The six foot, three inch, 230-pound Ernie Lombardi was legendarily slow-footed, and during the course of his career he grounded into 261 double plays. Aside from being the yearly leader in grounding into double plays on 4 occasions, he holds the record for grounding into one every 25.3 plate appearances. An opposing manager once jokingly said that Lombardi was so slow, he ran like he was carrying a piano — and the man who was tuning it. Defenses would often position all four infielders in the outfield when Lombardi came to the plate. Despite this, he became an outstanding catcher on the basis of his strong, accurate arm and his ability to "call" a game.
"Lombardi's Big Snooze"
During the fourth game of the 1939 World Series, in the 10th inning, with the score tied and runners on first and third, Joe DiMaggio singled. One run scored, then Reds outfielder Ival Goodman fumbled the ball. Yankees right fielder Charlie "King Kong" Keller, well known for his sturdy physique, beat the throw to catcher Lombardi and inadvertently hit the "The Schnozz" in his groin. Unfortunately for the Reds and Lombardi, he had failed to wear his protective cup and Lombardi was in pain and dazed. DiMaggio raced around the bases and scored while the ball was just a few feet away from the dazed Lombardi. The press was hugely critical of the sensitive catcher because of this and it came to be known as "Lombardi's Big Snooze". Bill James, in his Historical Baseball Abstract, says that "Lombardi was now the Bill Buckner of the 1930s, even more innocent than Buckner, and Buckner has plenty of people who should be holding up their hands to share his disgrace." James called Lombardi's selection as the Series goat "absurd." James noted the Yankees were already ahead three games to none and that DiMaggio's run merely made the final score 7-4.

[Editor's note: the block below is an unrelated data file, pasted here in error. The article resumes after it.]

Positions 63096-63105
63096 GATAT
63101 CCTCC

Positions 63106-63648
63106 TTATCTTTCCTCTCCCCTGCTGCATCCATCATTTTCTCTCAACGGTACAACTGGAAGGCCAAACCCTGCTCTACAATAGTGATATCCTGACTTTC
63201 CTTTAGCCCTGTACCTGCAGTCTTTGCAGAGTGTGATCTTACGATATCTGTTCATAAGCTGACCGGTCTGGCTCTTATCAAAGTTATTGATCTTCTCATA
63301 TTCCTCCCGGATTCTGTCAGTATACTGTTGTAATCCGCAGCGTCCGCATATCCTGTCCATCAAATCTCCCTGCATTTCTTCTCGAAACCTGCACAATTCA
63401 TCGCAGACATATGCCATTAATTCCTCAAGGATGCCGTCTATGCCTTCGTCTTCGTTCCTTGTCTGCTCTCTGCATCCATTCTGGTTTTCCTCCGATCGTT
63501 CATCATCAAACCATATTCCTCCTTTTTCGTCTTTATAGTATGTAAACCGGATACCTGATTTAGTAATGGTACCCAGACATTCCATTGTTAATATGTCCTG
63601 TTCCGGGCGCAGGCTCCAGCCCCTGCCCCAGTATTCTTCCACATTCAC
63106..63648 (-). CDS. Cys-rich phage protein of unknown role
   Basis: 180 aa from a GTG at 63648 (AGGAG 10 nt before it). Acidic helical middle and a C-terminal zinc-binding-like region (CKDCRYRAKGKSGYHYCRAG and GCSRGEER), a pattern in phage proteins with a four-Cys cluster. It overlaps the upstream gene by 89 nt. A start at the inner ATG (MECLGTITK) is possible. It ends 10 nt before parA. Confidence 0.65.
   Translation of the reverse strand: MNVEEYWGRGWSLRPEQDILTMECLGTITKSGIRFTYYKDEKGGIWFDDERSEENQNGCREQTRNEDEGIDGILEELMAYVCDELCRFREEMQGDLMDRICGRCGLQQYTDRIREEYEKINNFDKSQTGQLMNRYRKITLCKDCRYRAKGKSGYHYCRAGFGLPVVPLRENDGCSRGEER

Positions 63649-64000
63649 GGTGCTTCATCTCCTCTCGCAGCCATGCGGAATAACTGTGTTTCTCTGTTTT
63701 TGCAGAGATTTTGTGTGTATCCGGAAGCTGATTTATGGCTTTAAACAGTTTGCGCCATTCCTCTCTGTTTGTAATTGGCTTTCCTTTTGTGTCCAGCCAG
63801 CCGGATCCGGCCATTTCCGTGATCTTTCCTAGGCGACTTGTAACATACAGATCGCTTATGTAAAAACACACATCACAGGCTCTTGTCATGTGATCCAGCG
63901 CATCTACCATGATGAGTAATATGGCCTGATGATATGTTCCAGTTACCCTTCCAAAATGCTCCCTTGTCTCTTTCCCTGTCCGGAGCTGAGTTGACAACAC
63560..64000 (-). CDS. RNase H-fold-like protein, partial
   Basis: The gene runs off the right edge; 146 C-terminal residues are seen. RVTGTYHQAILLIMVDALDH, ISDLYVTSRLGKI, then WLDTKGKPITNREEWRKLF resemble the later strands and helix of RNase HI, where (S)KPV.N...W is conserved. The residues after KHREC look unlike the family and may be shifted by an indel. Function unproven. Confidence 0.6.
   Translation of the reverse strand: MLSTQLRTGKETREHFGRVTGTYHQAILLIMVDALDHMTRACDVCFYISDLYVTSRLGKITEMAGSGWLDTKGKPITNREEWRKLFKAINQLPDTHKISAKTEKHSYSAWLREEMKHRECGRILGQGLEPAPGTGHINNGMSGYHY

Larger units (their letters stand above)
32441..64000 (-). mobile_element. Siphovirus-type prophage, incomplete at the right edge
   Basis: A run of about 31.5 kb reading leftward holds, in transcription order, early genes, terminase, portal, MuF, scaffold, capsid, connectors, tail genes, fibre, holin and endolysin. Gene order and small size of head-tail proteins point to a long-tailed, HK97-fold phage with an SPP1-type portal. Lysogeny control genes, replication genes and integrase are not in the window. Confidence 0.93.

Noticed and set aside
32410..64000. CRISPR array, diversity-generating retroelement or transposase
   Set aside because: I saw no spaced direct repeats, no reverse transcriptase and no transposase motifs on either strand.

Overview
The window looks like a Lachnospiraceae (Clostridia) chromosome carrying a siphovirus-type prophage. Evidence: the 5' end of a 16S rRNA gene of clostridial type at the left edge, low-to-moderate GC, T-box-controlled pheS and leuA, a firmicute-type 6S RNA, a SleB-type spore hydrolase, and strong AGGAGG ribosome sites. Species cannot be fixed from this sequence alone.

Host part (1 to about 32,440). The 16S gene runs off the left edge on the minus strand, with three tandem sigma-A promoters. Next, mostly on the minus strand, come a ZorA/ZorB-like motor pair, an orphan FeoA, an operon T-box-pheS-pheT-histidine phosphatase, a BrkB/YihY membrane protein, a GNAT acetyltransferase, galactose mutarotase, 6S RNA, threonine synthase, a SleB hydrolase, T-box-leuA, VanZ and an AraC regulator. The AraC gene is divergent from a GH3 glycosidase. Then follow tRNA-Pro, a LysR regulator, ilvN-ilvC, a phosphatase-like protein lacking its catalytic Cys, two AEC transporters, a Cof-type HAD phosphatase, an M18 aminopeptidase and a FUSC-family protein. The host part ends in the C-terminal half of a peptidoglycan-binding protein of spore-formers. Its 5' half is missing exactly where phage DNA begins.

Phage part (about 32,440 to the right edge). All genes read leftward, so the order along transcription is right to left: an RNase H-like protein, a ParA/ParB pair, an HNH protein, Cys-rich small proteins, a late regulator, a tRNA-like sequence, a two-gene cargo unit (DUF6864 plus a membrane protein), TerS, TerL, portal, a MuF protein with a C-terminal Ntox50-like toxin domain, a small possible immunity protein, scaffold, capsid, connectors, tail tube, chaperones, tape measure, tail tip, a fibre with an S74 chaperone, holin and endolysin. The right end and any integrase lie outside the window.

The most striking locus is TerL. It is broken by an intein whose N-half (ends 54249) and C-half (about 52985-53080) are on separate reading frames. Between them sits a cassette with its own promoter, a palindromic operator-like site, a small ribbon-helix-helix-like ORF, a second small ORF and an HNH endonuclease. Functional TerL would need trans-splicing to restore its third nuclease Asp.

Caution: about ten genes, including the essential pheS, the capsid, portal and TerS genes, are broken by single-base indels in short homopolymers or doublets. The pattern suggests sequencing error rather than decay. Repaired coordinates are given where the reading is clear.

Ernie Lombardi was inducted into the Cincinnati Reds Hall of Fame in 1958, and posthumously into the Bay Area Sports Hall of Fame in 1982 and the National Baseball Hall of Fame in 1986. In 1981, Lawrence Ritter and Donald Honig included him in their book The 100 Greatest Baseball Players of All Time.
In 2004, The Cincinnati Reds dedicated a bronze statue of Lombardi at the entrance of Great American Ball Park. He was honored along with three other Crosley Field Era Reds: Joe Nuxhall, Ted Kluszewski and Frank Robinson.
The Cincinnati Chapter of the BBWAA annually award the Ernie Lombardi Award to the Reds' team MVP.
While Lombardi played for the Reds as the starting catcher, teammate and backup catcher Willard Hershberger became the only major league player to commit suicide during a season. Hershberger oddly enough told manager Bill McKechnie that "my father killed himself, and I'm going to do it, too!" After failing to appear at the stadium the next day the Reds checked Hershberger's room at the hotel only to find that he had slit his throat and wrist.
A sad footnote to the Hershberger suicide was Lombardi's eerily similar suicide attempt in 1953. Lombardi had been battling depression for some time and agreed to go to a sanitorium at his wife's urging. While staying overnight at a relative en route to the facility, Ernie slit his throat from ear to ear with a razor and begged not to be saved. Papers described him as "clinging to life" but he made a full recovery.
Lombardi worked as an attendant in the Candlestick Park press office and later as a gas station attendant in Oakland, California.
- Career statistics and player information from Baseball-Reference, or Baseball-Reference (Minors)
- Ernie Lombardi at the Baseball Hall of Fame
- Ernie Lombardi's page at the Bay Area Sports Hall of Fame website
- Ernie Lombardi at Find a Grave